In the May 18 Science, Philip Tetlock reviews Scott Page’s book The Difference, and basically nails it: Casual readers could easily conclude that Page .. has clinched the argument for the egalitarians. Indeed, Page arguably invites the interpretation that there may be no awkward efficiency-equality tradoffs when he repeatedly declares that "diversity trumps ability." … In brief, diversity appears to trump ability – at least when we equate high ability with drawing lucky starting points in sharply constrained searches for solutions. But elitists will argue that the game was rigged.
Scott Page's position provides a strong argument for democracy - always have a bunch of alternative parties hanging around, out of power; they may hit on the truth, and be needed later.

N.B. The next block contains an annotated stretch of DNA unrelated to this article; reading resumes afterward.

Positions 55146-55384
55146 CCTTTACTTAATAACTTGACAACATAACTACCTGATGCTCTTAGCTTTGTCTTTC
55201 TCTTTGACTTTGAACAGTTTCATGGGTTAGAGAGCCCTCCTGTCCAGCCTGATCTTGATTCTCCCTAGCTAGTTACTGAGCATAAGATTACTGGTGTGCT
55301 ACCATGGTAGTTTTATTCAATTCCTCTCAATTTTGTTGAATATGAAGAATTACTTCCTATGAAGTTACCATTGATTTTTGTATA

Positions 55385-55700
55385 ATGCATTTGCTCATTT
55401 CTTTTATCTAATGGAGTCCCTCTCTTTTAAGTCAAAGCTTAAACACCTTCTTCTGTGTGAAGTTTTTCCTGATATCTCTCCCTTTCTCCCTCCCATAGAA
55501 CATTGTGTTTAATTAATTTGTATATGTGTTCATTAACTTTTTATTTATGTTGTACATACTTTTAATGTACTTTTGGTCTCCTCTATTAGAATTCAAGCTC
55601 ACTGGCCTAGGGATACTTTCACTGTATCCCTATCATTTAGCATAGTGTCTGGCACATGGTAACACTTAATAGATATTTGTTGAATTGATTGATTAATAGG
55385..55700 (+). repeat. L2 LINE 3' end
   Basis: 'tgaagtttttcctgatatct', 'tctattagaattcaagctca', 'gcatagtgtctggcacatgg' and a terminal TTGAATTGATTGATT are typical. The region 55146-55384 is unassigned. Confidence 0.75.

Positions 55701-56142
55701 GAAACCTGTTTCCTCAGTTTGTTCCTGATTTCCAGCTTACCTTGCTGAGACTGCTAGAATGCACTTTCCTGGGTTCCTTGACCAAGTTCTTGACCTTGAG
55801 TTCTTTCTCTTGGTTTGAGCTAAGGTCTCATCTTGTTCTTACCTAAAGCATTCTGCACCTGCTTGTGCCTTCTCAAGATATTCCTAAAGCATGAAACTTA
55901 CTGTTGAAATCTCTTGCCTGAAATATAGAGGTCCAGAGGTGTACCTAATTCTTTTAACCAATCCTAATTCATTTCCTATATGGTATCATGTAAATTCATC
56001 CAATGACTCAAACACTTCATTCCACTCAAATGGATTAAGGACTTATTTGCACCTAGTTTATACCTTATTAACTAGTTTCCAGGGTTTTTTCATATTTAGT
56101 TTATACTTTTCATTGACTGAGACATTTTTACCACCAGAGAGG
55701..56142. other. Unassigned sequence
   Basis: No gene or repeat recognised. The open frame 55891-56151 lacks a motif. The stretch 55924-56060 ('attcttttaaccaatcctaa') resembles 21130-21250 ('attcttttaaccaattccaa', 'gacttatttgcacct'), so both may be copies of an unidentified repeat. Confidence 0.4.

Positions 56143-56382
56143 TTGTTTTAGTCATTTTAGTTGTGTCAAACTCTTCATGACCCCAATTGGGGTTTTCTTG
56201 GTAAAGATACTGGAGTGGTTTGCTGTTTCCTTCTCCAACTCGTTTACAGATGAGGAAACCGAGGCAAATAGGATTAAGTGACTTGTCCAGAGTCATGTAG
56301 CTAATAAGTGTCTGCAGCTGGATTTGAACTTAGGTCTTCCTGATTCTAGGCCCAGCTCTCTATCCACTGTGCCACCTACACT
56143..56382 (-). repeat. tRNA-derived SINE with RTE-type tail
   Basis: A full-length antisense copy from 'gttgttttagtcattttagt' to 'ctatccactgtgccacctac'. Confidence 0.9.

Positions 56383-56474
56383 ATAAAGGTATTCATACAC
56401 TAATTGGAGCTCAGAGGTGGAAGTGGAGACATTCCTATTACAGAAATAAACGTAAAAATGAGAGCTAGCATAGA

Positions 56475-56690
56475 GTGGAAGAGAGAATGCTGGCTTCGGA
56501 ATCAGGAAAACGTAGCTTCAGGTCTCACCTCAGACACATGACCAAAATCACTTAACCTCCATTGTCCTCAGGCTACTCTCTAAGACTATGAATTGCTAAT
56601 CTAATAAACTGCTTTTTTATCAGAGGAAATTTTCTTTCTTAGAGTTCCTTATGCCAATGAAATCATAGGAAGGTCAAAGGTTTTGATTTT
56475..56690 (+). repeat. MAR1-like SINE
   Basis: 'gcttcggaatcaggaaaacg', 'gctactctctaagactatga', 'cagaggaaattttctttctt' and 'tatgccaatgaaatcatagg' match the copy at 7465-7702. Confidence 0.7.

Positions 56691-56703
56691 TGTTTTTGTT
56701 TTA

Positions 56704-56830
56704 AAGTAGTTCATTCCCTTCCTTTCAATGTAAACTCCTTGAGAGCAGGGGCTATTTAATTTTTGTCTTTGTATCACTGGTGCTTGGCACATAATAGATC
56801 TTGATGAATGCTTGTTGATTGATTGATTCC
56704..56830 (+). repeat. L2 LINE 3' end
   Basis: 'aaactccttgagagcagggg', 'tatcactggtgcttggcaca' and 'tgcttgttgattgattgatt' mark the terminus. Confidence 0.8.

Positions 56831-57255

You write as if there's only one "point of prediction markets". Incentives are certainly important, but why should they be the only motivation?It sounds plausible that the wisdom of crowds is an important contributing factor to the accuracy of prediction markets. It would be nice to see good evidence for or against that.
See The Error of Crowds for one of my own disagreements with Scott Page.
Wouldn't more diversity increase the chance that someone knows the answer and is confident enough to make a bet and also increase the chance that there are ignorant people willing to take the bet? In other words, improve chance that someone will have the answer and increase incentive for them to reveal the answer.